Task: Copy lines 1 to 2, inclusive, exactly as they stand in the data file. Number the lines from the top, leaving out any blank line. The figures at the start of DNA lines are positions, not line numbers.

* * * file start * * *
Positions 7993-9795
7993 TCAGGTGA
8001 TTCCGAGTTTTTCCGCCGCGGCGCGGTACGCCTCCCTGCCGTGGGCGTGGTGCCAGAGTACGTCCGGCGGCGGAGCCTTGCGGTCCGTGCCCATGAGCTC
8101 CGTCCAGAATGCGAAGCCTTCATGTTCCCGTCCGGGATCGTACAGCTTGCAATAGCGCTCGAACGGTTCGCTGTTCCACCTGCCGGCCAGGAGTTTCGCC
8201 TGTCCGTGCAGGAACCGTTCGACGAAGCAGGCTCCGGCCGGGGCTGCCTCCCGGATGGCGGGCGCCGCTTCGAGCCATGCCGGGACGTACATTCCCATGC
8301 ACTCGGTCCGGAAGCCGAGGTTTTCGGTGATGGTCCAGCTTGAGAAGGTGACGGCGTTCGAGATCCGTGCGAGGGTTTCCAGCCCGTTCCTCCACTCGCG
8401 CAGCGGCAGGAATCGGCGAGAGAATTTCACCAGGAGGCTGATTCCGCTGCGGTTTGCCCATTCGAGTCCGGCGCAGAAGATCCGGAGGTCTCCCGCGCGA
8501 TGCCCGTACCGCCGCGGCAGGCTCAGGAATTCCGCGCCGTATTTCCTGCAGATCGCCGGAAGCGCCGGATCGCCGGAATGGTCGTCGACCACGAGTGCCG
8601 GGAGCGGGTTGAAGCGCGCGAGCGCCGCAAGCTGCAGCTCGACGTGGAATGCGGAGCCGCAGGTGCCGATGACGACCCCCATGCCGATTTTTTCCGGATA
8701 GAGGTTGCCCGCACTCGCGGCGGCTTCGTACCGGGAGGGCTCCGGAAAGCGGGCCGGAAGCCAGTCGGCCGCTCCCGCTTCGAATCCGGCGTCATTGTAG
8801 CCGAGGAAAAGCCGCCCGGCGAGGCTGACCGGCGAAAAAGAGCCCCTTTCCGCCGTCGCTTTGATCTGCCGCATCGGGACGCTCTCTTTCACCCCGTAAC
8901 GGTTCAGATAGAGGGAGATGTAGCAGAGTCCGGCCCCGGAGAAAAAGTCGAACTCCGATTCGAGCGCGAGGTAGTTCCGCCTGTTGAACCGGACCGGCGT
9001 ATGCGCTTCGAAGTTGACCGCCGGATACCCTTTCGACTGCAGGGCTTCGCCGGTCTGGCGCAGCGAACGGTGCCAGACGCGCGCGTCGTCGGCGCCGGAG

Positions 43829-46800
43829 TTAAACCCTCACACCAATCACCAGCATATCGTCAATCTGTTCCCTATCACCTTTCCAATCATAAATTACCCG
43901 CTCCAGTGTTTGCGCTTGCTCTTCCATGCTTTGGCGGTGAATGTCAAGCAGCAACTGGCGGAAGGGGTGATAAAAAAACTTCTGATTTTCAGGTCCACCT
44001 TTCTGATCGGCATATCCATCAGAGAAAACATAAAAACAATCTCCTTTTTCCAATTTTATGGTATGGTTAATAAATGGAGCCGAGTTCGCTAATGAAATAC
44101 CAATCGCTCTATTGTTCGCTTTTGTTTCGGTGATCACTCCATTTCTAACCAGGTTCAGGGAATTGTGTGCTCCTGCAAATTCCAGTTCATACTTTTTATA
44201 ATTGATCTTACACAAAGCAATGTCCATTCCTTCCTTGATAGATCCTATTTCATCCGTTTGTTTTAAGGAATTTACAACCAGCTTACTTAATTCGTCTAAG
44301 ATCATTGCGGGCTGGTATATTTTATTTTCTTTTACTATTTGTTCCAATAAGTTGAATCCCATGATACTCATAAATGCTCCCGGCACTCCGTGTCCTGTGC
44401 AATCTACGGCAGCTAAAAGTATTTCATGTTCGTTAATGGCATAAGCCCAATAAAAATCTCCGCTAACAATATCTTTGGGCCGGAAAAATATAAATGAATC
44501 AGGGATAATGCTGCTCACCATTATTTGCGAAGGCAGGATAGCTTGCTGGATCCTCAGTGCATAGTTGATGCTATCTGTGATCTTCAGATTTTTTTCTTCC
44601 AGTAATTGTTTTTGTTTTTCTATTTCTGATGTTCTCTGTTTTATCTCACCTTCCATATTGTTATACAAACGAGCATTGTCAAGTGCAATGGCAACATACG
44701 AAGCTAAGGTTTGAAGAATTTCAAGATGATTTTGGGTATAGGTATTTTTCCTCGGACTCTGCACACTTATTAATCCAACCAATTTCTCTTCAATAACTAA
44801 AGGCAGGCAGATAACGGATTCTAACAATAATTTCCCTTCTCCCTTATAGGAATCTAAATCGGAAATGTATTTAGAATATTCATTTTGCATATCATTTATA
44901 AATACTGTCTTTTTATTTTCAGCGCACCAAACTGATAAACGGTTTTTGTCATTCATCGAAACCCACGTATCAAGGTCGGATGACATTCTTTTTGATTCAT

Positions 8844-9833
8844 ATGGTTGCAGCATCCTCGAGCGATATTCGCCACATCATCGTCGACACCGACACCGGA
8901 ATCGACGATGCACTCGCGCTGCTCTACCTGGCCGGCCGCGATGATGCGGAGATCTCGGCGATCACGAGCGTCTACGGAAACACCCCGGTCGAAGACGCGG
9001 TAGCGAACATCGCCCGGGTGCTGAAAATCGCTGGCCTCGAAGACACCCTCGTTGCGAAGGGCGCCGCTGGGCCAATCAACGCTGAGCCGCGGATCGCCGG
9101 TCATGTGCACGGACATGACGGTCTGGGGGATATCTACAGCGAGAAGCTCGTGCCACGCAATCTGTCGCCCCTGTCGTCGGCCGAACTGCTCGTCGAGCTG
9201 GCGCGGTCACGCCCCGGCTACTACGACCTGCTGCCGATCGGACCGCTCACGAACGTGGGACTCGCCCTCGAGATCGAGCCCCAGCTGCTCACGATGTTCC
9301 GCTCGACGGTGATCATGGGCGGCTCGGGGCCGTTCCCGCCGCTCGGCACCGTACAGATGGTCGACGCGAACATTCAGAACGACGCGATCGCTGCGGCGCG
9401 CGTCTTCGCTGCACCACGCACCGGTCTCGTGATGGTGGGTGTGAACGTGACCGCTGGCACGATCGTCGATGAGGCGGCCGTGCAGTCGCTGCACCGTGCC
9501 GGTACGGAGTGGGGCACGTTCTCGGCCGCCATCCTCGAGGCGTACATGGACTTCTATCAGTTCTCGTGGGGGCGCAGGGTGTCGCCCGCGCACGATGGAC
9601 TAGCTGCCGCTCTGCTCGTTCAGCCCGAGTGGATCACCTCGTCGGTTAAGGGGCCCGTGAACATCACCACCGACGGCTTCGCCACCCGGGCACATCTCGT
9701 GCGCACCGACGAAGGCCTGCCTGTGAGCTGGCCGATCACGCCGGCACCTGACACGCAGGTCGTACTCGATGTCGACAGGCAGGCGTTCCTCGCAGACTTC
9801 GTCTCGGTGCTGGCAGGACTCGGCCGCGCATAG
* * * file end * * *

Positions 7993-9795
7993 TCAGGTGA